UPS Guy

My phone went off loudly around five thirty in the morning. There’s no way for a phone to go off quietly that early. A gentle coffee warmed voice asked me if I was who I am, and asked if I was available to work that day. Foggy headed, half asleep, almost too tired to speak, I could not think of a good excuse. Yes ma’am, I said, and sealed my fate. I could expect a call from a driver within the next two hours. Shipping things for a living seems a precarious venture. It forces us to treat the mundane with a misplaced urgency.
You’re handing someone an impossible job.
Demanding they do hard work gently.

The United Parcel Service, UPS, hires what they call driver helpers, for the month of December. If you get called in for the orientation, you begin to glimpse what you’re in for etched in colorful posters advocating daily stretches. Stared into a television monitor watching all the wrong ways to lift heavy things. At least sixteen of us around the table. My manager told me maybe five worked a full day, and of those five, no one worked two. I was one of those. Not because of the work, but because of the structure. You would never know if you were needed until your phone rang sometime before six in the morning. It worked on a daily basis, you see, and so you did as well. There are particular rungs down at the base of the economic ladder where a day off is a sort of miniature death sentence. If I had an open Thursday to offer, I said yes. Even though I had no clue what I was saying yes to. Until my phone rang about an hour and a half later.
My driver was on route.

They had given us all a hat. A brown toboggan. But the driver would have the rest of my uniform. Because UPS delivery persons have special security clearances, that let them enter airports, schools, and businesses. Each of their shirts and pants and issued hats has a long tracking number associated to it, and they use it. You’re probably not going to find old UPS uniforms in Goodwill or any other consignment shop. Which also makes the dull brown a sort of symbolic color for the company. UPS has strong suggestions for how an employee should represent their self when wearing this uniform. Like the military. There is no casual piece of company clothing. Branding control. Marketing cohesion. Which trickles down to guys like me, putting on my tremendously oversized milk chocolate colored coat and pants in an Exxon bathroom, where I was asked to leave my car parked for the entire day, a potentially twelve plus hour shift. I hopped up into the cab with a guy named Jeff, and we took off exchanging introductions. All my options and freedom of movement and control sitting locked and turned off totally abandoned in a cramped gas station parking lot.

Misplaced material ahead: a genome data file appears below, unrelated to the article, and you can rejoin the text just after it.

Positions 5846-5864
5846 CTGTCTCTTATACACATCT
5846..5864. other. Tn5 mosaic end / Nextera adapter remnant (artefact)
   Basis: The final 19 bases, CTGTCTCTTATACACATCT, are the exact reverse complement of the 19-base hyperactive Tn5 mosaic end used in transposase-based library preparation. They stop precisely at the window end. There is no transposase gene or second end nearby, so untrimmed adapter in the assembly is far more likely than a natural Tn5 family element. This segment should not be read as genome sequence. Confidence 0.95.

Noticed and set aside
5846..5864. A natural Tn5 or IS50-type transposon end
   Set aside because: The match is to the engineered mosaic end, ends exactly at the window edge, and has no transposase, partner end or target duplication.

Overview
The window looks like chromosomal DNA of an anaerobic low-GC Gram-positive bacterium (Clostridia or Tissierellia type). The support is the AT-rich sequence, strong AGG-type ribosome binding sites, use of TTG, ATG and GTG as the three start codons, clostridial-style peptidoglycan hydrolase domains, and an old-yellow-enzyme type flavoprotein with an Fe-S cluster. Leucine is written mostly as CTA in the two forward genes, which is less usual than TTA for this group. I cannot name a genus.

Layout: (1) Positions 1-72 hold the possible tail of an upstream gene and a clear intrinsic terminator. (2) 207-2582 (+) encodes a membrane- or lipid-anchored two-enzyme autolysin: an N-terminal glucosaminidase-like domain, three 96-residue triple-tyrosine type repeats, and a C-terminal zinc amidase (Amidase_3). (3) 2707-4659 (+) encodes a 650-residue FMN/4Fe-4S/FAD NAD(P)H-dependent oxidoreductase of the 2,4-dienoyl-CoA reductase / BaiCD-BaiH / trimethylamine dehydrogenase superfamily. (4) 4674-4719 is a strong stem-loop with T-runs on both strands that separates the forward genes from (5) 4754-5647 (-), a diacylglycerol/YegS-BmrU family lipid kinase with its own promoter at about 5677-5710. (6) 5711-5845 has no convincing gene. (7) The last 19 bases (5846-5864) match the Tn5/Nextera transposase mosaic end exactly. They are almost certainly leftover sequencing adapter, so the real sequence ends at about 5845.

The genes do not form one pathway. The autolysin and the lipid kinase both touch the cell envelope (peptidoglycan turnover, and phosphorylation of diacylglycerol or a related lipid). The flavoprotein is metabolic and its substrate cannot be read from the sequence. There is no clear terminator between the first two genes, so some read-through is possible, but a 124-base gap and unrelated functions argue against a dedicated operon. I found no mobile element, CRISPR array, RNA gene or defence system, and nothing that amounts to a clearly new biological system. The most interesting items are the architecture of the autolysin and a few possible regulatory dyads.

It is also important to note, I’m working and living in an area that I am entirely unfamiliar with. Having only moved to Upstate New York that November, working now for UPS in December. The man actually gave me one of their GPS and shipping information handheld tracking devices, like I had any idea what to do with the fragmented five digit house numbers and road names that may as well have been in a different country. Jeff took it back when he saw me looking up addresses on my phone. He understood. Accordingly, he had quit this job just the week before. Jeff had come down with the flu, and was forced to call in sick to his active, high energetic and technically demanding job, and his supervisor told him no. So he quit. ‘Supe’ called him back four days later, five days into December, and with no apology, simply offered him a shift. The one we were both part of at this very point in the story. He has three kids, loves to snowmobile, is good at his job, started like me as a driver helper, took that position to something basic in the warehouse, and in just a short time, they had him driving his own truck around his own hometown. He loved it. And several people on his route loved him.